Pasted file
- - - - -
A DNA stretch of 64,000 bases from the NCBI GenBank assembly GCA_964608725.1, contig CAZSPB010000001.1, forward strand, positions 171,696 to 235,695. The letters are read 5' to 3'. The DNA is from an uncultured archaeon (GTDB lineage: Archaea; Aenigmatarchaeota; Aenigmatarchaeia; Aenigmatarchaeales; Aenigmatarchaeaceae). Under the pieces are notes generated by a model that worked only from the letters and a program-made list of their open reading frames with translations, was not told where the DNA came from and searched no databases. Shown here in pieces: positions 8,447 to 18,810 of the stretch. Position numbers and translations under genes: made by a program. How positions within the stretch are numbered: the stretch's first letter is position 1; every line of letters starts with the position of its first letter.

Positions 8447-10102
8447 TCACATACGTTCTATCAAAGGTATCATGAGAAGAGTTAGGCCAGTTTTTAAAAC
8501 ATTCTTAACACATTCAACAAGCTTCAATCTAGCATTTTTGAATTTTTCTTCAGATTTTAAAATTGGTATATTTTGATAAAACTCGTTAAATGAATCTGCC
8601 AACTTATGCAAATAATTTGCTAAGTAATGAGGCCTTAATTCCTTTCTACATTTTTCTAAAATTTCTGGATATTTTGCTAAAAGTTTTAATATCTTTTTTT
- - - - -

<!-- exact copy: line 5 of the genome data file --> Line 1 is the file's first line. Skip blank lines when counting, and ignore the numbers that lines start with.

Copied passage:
8601 AACTTATGCAAATAATTTGCTAAGTAATGAGGCCTTAATTCCTTTCTACATTTTTCTAAAATTTCTGGATATTTTGCTAAAAGTTTTAATATCTTTTTTT